Brooks’s insistence on filming in black-and-white, often on location in Kansas, and Quincy Jones’s original music stand out as In Cold Blood’s most striking and enduring aesthetic attributes. The film—which used the Clutter home, the actual courtroom, seven of the twelve original jurors, the same hangman, and Nancy Clutter’s horse—seems infused with a blending of fact and fiction, just as did Capote’s “nonfiction novel.” Jones’s music is likewise powerful, strongly emphasizing the film’s linear fragmentation and its characters’ discordant lives. Jones provides a memorable, menacing jazz with horn shrieks, bass moans, and arrhythmic percussion. Such jazz plays an especially important role in the initial scenes, establishing the criminal, socially marginal personalities of Perry Smith and Dick Hickock. Smith, played exceptionally by Robert Blake, comes across as a detached, unbalanced, homosexual drifter, an unsteady and anxious half-Indian outsider. Hickock, played by Scott Wilson, is a degenerate, sexually charged hipster from a poor Kansas family, not unlike Dorothy’s family in The Wizard of Oz. Jones’s music has such a strong presence throughout the film that silence itself becomes significant, particularly in the Clutter murder scene and in the film’s final moments during Smith’s hanging; respectively, blowing wind and a heartbeat punctuate the solemnity of both moments as violations of human life, even of killers’ lives forged, as the film suggests, in conditions of social and racial inequality.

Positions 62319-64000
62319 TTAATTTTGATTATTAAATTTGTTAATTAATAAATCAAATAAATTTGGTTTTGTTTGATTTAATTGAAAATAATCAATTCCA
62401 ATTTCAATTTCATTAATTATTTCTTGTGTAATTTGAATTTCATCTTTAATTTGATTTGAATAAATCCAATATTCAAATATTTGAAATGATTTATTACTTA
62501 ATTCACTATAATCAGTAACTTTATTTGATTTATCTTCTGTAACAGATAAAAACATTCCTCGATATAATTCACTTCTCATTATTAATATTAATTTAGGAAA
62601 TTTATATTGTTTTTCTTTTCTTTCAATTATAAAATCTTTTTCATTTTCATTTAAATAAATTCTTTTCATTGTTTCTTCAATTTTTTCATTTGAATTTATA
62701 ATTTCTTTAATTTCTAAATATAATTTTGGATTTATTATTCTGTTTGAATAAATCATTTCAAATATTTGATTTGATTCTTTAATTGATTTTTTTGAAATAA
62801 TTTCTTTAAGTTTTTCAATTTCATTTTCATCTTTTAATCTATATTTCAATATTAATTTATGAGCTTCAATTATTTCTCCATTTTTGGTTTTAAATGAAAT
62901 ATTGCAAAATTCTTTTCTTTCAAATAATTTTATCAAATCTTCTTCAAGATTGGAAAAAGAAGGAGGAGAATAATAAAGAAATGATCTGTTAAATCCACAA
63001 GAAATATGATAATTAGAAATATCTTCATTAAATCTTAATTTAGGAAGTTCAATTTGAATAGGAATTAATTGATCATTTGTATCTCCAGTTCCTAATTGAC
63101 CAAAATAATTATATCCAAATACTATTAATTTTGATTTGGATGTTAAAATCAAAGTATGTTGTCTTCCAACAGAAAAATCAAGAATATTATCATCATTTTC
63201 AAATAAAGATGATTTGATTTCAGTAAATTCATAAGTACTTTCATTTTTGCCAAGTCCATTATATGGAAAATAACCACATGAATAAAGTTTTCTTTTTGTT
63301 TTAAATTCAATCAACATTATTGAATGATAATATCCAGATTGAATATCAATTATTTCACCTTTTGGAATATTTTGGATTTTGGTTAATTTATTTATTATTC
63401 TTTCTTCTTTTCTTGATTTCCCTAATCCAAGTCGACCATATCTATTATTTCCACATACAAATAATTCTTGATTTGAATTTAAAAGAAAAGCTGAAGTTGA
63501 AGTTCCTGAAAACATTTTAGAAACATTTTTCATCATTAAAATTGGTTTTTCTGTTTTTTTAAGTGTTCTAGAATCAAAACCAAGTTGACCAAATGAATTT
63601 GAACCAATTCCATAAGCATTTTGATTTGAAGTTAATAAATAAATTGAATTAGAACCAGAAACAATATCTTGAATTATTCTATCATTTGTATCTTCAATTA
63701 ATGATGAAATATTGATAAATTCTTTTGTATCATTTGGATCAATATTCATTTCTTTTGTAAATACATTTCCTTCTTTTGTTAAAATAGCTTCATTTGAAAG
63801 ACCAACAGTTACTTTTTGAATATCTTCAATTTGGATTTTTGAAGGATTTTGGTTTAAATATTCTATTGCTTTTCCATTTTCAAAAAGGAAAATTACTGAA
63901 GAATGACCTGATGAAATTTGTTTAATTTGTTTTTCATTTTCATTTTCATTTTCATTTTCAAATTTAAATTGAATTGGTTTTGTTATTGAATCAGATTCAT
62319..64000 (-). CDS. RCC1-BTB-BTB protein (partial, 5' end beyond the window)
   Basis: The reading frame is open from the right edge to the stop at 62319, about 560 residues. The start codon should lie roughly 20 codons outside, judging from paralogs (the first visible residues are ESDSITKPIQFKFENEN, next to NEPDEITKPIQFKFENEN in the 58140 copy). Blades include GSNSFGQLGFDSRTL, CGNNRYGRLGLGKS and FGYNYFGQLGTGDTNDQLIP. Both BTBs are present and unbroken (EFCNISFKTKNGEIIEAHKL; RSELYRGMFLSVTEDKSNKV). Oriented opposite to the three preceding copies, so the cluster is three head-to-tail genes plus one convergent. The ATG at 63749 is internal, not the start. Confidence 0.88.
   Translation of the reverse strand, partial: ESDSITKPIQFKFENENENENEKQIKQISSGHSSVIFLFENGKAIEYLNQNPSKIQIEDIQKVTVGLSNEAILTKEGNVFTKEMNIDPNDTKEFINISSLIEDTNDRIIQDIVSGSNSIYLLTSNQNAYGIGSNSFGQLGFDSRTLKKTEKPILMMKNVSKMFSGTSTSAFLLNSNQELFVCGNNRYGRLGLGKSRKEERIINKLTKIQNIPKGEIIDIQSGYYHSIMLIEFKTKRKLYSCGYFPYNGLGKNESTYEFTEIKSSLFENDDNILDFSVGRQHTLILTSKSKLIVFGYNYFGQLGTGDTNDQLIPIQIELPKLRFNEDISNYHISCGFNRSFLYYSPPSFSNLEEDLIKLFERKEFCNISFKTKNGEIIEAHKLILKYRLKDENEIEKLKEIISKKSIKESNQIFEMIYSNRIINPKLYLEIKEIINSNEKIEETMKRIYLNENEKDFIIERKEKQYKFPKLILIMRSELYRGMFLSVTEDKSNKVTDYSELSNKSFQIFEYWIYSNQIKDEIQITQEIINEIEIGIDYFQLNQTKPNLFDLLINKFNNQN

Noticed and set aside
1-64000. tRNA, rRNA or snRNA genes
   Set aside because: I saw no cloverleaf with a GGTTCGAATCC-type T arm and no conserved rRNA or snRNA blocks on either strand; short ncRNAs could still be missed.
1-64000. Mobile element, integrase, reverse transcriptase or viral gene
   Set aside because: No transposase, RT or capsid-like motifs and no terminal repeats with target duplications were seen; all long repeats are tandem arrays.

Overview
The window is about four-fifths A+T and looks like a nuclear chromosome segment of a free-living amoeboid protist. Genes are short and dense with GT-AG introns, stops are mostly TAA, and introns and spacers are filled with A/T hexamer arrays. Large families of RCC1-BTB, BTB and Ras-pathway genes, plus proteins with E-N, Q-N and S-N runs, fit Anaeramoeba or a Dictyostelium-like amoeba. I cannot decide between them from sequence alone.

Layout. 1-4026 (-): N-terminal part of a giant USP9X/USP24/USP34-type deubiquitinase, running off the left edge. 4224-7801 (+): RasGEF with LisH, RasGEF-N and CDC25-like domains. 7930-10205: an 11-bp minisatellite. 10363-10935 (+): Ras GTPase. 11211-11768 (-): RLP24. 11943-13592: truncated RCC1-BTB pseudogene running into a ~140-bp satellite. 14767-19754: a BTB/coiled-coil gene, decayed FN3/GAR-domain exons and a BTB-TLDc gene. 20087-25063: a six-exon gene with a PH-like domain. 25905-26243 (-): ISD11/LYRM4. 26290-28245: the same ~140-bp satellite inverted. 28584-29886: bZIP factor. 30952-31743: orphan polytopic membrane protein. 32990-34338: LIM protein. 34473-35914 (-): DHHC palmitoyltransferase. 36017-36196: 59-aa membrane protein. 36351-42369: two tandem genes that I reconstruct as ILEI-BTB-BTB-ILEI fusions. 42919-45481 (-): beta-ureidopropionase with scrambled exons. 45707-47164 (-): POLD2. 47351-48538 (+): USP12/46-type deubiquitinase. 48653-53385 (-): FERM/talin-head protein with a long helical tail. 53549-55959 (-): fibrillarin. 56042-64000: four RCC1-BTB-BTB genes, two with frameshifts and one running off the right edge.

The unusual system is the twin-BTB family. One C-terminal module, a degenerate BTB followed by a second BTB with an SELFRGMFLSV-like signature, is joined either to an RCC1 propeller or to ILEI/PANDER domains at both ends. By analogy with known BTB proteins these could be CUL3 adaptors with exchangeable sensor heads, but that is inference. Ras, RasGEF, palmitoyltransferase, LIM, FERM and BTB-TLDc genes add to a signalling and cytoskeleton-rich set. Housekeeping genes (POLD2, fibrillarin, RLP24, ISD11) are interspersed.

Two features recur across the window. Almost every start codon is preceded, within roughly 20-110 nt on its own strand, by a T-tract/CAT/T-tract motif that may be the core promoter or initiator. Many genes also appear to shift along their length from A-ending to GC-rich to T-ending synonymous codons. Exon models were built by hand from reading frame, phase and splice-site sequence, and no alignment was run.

The film’s setting, too, is important for creating of Kansas a symbolic landscape relevant to the turmoil of the late sixties. In this stark place, society’s insolvent and colored outsiders clash with the heartland’s upstanding, hard-working citizens: “Welcome back to Kansas, buddy, the heart of America,” Dick tells Perry at the film’s onset, “the land of wheat, corn, Bibles, and [belch] natural gas.” Brooks plays off Kansas history in the popular imagination, the land of John Brown and Carrie Nation, a land of racial conflict and religious fervor. Kansas also is a land of haves and have-nots, as Dick makes clear: “Doctors and lawyers, what do they care? Ever see a millionaire fry in the electric chair? Hell no. There’s two kind of laws, honey, one for the rich and one for the poor.” Even in Kansas, the film suggests, there is social disparity and its accompanying problems. A violation of Kansas becomes akin to a violation of home—Dorothy’s, our nation’s, and, literally, the Clutters’—a theme consistent with Capote’s book. It is also not surprising that the criminals hide out in the wild lands of Mexico and are apprehended in Las Vegas, as such illicit places, conceptually outside the law, contrast heavily with the myth of Kansas as homeland—there’s no place like it—in our cinematic and literary history.